DESPITE being the sole importer of petroleum products the Nigerian National Petroleum Company (NNPC) has exonerated itself and indicted four notable energy companies for the importation of contaminated fuel into the country.
The Group Managing Director/Chief Executive OfficerbMele Kyari on Wednesday blamed MRS, Emadeb, Oando and Duke Oil for the development.
Kyari said the PMS was imported from Antwerp in Belgium.
The GMD said the NNPC first got report on the presence of emulsion particles in cargoes shipped to Nigeria on January 20.
“NNPC investigation revealed the presence of Methanol in Four (4) PMS cargoes imported by the following DSDP suppliers namely: MRS MT Bow Pioneer LITASCO Terminal, Antwerp-Belgium, Emadeb/Hyde/AY Maikifi/Brittania-U Consortium MT Tom Hilde; Oando MT Elka Apollon; Duke Oil MT Nord Gainer,” he said.
He noted that cargo quality certificates issued at load port (Antwerp-Belgium) by AmSpec Belgium showed the gasoline complied with Nigerian specification.
NNPC quality inspectors, including GMO, SGS, GeoChem and G&G also conducted tests before discharge.
He explained further that cargoes were equally certified by inspection agents appointed by the Midstream and Downstream Petroleum Regulatory Authority.
Kyari said the NNPC had ordered the quarantine of all un-evacuated volumes and the holding back of all the affected products in transit.
He stressed further that defaulting suppliers have been put on notice for remedial actions, while the state oil company and relevant agencies will take further actions in line with subsisting regulations.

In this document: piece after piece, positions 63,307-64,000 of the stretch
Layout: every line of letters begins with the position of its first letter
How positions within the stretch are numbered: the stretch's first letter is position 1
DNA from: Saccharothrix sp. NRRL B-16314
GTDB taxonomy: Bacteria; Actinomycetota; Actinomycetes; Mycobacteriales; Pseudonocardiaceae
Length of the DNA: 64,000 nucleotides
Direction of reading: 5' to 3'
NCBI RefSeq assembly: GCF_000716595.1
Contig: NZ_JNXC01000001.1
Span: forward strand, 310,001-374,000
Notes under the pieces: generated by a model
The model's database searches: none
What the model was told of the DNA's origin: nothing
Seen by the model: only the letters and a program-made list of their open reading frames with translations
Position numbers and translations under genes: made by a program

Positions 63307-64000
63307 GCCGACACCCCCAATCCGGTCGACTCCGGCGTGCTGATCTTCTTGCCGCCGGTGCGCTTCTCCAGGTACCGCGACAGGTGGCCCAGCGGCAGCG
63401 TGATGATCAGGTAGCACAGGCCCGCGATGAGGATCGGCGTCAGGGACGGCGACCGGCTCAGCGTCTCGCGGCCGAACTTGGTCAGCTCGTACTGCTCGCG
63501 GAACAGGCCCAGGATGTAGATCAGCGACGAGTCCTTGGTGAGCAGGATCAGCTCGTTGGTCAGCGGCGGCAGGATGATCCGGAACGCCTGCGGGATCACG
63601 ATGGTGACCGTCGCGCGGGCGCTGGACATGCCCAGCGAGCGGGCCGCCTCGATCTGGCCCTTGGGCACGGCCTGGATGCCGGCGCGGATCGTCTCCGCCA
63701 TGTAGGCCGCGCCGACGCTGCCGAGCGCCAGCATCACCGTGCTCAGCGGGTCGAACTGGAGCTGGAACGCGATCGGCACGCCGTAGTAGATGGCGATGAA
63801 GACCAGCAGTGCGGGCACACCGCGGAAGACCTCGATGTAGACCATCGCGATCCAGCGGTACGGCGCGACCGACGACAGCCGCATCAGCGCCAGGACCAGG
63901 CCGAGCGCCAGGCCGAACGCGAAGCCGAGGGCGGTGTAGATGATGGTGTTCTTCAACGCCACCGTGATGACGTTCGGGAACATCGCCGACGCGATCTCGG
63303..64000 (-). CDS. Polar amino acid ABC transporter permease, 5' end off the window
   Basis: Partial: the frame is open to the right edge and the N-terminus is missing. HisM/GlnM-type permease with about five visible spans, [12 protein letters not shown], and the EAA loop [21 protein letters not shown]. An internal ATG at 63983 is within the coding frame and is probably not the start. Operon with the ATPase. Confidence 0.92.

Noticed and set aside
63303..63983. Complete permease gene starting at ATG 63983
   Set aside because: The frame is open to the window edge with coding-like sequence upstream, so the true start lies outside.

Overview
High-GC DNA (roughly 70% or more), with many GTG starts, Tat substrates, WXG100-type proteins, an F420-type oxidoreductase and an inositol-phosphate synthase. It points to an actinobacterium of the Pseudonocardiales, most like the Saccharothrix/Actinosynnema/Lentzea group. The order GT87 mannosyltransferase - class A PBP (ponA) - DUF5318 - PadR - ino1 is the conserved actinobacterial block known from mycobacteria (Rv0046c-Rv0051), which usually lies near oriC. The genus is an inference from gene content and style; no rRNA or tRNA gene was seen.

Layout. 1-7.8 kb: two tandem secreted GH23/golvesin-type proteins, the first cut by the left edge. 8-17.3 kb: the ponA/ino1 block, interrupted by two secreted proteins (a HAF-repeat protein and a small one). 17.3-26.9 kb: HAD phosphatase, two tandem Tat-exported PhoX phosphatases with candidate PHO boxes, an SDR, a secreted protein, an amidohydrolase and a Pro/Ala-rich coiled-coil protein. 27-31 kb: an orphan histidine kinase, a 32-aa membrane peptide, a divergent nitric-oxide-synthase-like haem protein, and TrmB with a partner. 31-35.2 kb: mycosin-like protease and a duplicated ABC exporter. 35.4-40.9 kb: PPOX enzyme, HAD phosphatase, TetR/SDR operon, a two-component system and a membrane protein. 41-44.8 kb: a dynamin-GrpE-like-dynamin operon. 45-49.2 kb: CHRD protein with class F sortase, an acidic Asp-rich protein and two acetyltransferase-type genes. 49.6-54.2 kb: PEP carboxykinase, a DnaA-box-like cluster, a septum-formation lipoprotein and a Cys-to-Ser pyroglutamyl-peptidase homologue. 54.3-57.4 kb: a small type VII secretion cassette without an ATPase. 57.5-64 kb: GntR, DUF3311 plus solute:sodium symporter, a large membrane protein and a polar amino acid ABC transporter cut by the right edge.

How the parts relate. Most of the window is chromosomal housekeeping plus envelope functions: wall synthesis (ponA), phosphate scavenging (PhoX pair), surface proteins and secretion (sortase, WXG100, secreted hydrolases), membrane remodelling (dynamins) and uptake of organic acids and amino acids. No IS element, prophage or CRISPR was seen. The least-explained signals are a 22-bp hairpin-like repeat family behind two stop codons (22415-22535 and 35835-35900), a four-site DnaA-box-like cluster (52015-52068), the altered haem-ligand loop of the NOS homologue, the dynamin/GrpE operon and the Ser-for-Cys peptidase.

One of the indicted companies MRS had on Wednesday issued a statement explaining that the NNPC supplied the contaminated product through its trading arm, Duke oil
MRS said NNPC supplied a cargo of PMS purchased from international trader Litasco and delivered it with motor tanker, MT Nord Gainer.
Meanwhile Farouk Ahmed, who heads the Nigerian Midstream and Downstream Regulatory Authority – the regulatory agency in charge of fuel importation, while speaking to the media said the agency is fully aware of the contaminated fuel in circulation, and working hard to separate it from cleaner ones.
He however failed to acknowledge full responsibility for the error, noting that measures are already in place to recall the contaminated fuel in circulation.
Many analysts are not comfortable with the explanation as they want appropriate sanctions meted out to defaulting regulatory agencies.
An Associate Consultant for the British Department for International Development (DFID) Celestine Okeke queried why the Federal Government is yet to sanction the regulators who passed the contaminated fuel into the country.
“Where do we take the contaminated fuel to and who pays for the logistics? What will the NNPC and the Authority do with the returned PMS? It shows that no safety pre-shipment was done before importation.
“Who inspected the PMS before it gets into the country? Their explanation on recall of contaminated fuel is not enough, they need to be sanctioned,” he said.
When the ICIR contacted the Standard Organisation of Nigeria (SON), Bola Fashina who heads the corporate communications department said the government has asked them to come out of the ports since 2011.
“The government has asked us to come out of the ports since the time of Dr. Ngozi Okonjo Iweala. We are not in charge, the Authority is,” Fashina said.
Harrison Edeh is a journalist with the International Centre for Investigative Reporting, always determined to drive advocacy for good governance through holding public officials and businesses accountable.